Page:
We have reviewed Ambient Design’s ArtRage before (way back when it was an earlier version), but since then ArtRage has grown somewhat, taking a great feature set and infusing it with even more goodness. Accessible and powerful, ArtRage 4.5 is within reach both a learning and budget perspective. Don’t think for a moment, though, that its relatively low price tag or its simple interface make it a candidate for only the amateur artist – this application has plenty of tricks up its sleeve for the more advanced as well.
When Playground Games and Turn 10 Studios released Forza Horizon a few years ago for the Xbox 360, they managed to marry the physics of a driving simulator to the fun of an arcade racer. Being able to drive serious wheels around an alternate version Colorado with relative freedom was a blast – and I periodically return to Horizon to casually satisfy my jonesing for speed. Now, Playground and Turn 10 have somehow managed to take that concept and improve upon it, in the Europe-centric Forza Horizon 2. With over 3 times the driving area and a lot more freedom, racing-junkie Xbox One owners will have a new go-to game for all of the thrills and spills that they can handle. As “Doc” Brown said at the end of Back to the Future 3: “Roads? Where we’re going, we don’t need roads.”
The last installment in the Dance Central franchise (developed by Harmonix), Dance Central 3, had an interesting campaign that had a dancing army and time travel. While I found it fun, there was a certain amount of cheese to the story, and too much cheese can sometimes slow you down. Compared to that last iteration in the franchise, Dance Central Spotlight for the Xbox One is a lean, mean, dancing machine. Whereas Dance Central 3 was like a banquet that left players with a lot to digest, Dance Central Spotlight is like a light meal: satisfying and exactly what you need when you need it, without any extra trappings.
While there are a bevy of personal sound delivery solutions for the Playstation 3 and Playstation 4 from third parties, Sony’s own headphone solutions have always been a welcome one. Both the Wireless Stereo Headset and the Pulse Elite Edition Wireless Headset are great products, delivering great sound quality while remaining conveniently portable and durable – all for a reasonable price. Sony’s PlayStation Gold Wireless Stereo Headset is the latest in their line of listening technology, and it should come as no surprise that this full-featured headset meets and exceeds the bar set by the previous two headphones.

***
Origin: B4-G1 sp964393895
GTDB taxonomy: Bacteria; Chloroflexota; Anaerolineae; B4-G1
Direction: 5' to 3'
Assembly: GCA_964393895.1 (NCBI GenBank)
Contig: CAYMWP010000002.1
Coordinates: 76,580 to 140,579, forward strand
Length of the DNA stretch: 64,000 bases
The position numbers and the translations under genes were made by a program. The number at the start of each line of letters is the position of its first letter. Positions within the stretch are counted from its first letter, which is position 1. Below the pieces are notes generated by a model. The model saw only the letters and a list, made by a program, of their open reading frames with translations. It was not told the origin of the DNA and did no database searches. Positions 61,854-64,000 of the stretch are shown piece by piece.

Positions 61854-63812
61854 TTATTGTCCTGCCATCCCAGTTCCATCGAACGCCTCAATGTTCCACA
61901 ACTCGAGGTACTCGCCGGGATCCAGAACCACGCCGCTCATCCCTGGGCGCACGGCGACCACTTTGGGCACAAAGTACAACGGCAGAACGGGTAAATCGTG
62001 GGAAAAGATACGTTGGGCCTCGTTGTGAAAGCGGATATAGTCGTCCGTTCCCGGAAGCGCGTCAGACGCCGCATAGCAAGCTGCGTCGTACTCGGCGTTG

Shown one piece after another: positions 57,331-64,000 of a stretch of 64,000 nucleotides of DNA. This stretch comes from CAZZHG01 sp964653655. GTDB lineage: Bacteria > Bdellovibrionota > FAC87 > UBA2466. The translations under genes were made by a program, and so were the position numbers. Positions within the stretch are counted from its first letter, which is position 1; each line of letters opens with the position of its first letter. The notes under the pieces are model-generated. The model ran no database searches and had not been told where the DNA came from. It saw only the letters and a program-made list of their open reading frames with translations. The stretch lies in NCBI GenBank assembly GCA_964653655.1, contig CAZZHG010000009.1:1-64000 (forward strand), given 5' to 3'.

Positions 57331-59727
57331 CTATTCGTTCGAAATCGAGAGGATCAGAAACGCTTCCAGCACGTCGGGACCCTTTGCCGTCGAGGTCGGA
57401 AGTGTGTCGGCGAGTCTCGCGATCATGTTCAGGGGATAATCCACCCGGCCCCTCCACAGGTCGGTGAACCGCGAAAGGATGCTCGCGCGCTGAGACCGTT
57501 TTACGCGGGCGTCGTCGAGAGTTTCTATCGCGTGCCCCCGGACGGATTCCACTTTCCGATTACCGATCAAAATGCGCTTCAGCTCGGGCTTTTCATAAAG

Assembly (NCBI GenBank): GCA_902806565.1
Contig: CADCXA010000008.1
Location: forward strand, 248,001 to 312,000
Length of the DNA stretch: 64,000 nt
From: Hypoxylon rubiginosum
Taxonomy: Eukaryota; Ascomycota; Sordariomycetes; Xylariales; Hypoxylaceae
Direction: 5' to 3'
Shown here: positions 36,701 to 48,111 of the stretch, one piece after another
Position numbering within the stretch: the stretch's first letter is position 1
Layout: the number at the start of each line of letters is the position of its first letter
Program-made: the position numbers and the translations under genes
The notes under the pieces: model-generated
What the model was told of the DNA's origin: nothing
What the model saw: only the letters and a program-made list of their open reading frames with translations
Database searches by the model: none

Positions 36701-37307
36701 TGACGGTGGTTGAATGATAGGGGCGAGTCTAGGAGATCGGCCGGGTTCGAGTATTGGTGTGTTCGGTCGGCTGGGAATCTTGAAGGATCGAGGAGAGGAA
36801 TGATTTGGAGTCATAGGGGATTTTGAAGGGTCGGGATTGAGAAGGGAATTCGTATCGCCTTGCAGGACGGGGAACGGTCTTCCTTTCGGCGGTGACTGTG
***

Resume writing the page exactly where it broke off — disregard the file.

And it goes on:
The Fable series has always been a lot like Madonna – constantly reinventing itself. I was never the biggest fan of the original games, but I enjoyed playing them when I could get my hands on them and I really enjoyed the departure that was Fable: The Journey. Lionhead Studios is changing the game yet again with the upcoming Fable Legends. I got a chance to hang out with some of the Devs from Lionhead at X14 to learn more about this interesting new twist as well as take part in what was a very fun role.
Fellow Thumber Evan attended a Mattel game night at Snakes and Lagers earlier this summer, where he played a game called Bounce-Off. Evan wrote that the game “plays like a tidy, strategic take on Beer Pong”, and he’s dead on the money. Bounce-Off is a hilarious (and at times intense) physical game that is a lot of fun for all ages.
Last year, I reviewed two different routers: the Linksys EA6500 and the D-Link 868L. Both routers are powerful customers, pushing dual-band connectivity through the air like nobody’s business. Of course, it doesn’t matter how powerful your routers are, as dead zones can exist in the oddest of places, contributing to a lack of signal in areas that we might really want connectivity. Thankfully, one can usually overcome this obstacle by employing the use of a Wi-Fi range extender, making dead zones a little less of a problem while extending the range of your local Wi-Fi network. LinkSys sent us their AC1200 MAX Wi-Fi Range Extender RE6500 to review, and I am pleased to say that it does what it says it’s supposed to do – and it does it quite well.